Spring is Here-And So Are Skin Problems!

June 7, 2014 on 8:28 am | In General Posts | Comments Off

With spring here, problems like allergies, skin infections, hot spots, and ear infections will be affecting pets soon. Unfortunately, most pets with these problems will continue to be treated with numerous doses of steroids and antibiotics, even though most pets can heal without these medications. While traditional medications have their place in helping pets with these problems I’ve found the natural approach works so much better for most of my patients.

There are 2 important points I want you to get out of this article. The first is that medications are not needed for many pets with skin problems, and when they are needed low infrequent doses are usually all that is required. Second, it’s imperative to get the correct diagnosis. I see many pets misdiagnosed as “allergic” that really have more serious problems. Treating these pets with medications will NEVER result in a cure unless the correct diagnosis is obtained.

Skin

The main skin problems include infections with yeasts and bacteria, usually as a result of allergies or thyroid and adrenal disease.

To help with allergies, herbal remedies such as Xiao (an herbal blend of gypsum, anemarrhena, burdock, rehmannia, and dong quai) relieve itching, redness and inflammation. A few drops of this herbal mixture on food each day often gives my patients the same relief they would get from corticosteroids (I actually tell my clients to think of this herbal blend as a natural alternative to steroids-all of the positive effects from steroids with none of the negative side effects!)

Skin infections, both yeasts and bacterial, are usually treated by conventional doctors with strong medications (antibiotics and azoles) for several weeks up to several months. While occasionally necessary, indiscriminate use of antibiotics and antifungals increases costs of care, can predispose pets to numerous side effects (GI disease, liver disease,) and have increased the number of microorganisms now resistant to these drugs (not a good thing if the medications are needed to save a pet or person from a life-threatening infection.)

I have found several natural approaches that work equally well in most cases. Oleuropein, the active ingredient in olive leaf extract, is my go-to natural remedy for infections of the skin and ears, and really anywhere in or on the body. This is combined with some type of immune supporting herbal blend, such as Healthy Qi, which contains astragalus, green tea, gotu kola, and ginseng to help the immune system fight the infection. When dosed properly, this combination replaces anti-infective medications in most of my pets that have bacterial or yeast infections.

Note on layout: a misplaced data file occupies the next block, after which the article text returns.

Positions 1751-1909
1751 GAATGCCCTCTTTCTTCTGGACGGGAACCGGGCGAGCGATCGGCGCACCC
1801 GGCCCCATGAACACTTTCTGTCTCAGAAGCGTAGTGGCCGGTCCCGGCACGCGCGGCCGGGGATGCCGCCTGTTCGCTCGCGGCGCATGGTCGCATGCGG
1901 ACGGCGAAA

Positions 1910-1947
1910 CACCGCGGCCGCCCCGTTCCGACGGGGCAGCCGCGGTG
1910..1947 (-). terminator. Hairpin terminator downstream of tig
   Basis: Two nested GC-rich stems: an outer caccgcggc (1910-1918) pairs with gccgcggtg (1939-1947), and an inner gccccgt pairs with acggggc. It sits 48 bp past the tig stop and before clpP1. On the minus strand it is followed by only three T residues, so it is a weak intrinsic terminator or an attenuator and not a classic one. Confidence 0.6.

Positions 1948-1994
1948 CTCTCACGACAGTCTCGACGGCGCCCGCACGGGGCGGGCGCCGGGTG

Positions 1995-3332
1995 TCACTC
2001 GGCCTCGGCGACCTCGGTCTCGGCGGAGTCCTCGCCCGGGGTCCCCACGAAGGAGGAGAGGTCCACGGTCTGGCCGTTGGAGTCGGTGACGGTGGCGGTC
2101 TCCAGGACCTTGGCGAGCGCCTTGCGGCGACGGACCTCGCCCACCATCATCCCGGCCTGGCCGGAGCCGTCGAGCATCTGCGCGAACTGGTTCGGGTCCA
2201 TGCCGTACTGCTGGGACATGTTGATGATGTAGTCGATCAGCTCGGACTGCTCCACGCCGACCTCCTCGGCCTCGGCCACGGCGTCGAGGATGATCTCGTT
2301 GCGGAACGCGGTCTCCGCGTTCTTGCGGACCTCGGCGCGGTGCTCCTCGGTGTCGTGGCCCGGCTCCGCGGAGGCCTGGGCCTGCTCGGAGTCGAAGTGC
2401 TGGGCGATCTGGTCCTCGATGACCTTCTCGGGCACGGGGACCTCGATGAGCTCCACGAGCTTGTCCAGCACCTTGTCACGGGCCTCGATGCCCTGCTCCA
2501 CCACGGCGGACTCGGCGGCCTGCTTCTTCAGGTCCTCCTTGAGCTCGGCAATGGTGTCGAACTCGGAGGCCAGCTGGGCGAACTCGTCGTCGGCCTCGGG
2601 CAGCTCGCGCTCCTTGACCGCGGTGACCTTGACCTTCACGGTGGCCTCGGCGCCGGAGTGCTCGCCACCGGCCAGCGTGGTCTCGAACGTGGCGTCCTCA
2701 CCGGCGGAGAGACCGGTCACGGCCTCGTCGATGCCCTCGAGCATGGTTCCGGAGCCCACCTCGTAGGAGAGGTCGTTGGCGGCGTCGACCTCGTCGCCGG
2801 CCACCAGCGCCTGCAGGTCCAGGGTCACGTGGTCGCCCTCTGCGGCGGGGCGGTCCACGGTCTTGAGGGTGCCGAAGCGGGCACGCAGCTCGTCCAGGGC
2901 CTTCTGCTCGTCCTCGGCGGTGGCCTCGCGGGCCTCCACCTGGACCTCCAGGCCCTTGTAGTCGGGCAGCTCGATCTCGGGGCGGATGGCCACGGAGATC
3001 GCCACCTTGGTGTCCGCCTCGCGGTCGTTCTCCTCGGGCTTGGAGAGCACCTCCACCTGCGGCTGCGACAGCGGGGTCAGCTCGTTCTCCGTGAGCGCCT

The MOST important part of treating skin disease is frequent, even daily if needed, bathing with an organic shampoo specifically formulated to not dry out the pet’s skin. Organic oils such as coconut, lemongrass, citrus, and lavender help heal damaged skin and remove allergens and bacteria and yeasts to accelerate healing. I’ll give myself an endorsement here-I’ve specifically formulated my All-in-One and Itch Relief shampoos for frequent, even daily use without harming the pet’s skin. These shampoos are gentle, environmental friendly, contain no additives or chemicals, and help heal the skin while leaving a fresh fragrance.

High doses of EPA and DHA, the active omega 3 fatty acids found in fish oil, also help by changing cellular physiology to normalize inflammation for the life of the pet. The most important point is to dose based upon EPA and DHA content rather than fish oil content, and to give doses typically higher than those on the label.

Ears

As with skin problems, ear problems, especially infections, increase in the spring, likely due to undiagnosed and untreated allergic disease. While conventional doctors rely upon steroids, antibiotics, and antifungal medications, holistic doctors prefer natural oil combinations instead (many of these products also serve as great ear cleaners to be used after bathing and 1-3 times weekly to decrease future infections.) In my practice I have found fantastic success with an herbal oil combination I developed that contains both peppermint and spearmint, plus tea tree oil and lemon eucalyptus. One of my cases of persistent ear mite infections was cured after only 3 treatments (although most infections with mites, yeasts, and bacteria typically take 2 weeks of therapy with the herbal ear treatment.)

Finally, because herbal oils can be very toxic and even fatal if not used properly, I recommend purchasing products with a proven track record rather than trying to make products yourself by mixing oils. In my experience, unless the person formulating the product has knowledge of herbology and toxicology, too many problems can arise if the oils are not blended properly: either they are not effective or they are toxic.

While conventional medications are needed for difficult cases, in most instances using natural therapies for common spring problems is much safer and often more effective. My patients will be healing this spring with little or no use of potent medications. Those with allergies who take my recommended supplements year-round typically have milder problems when allergy season flares up.

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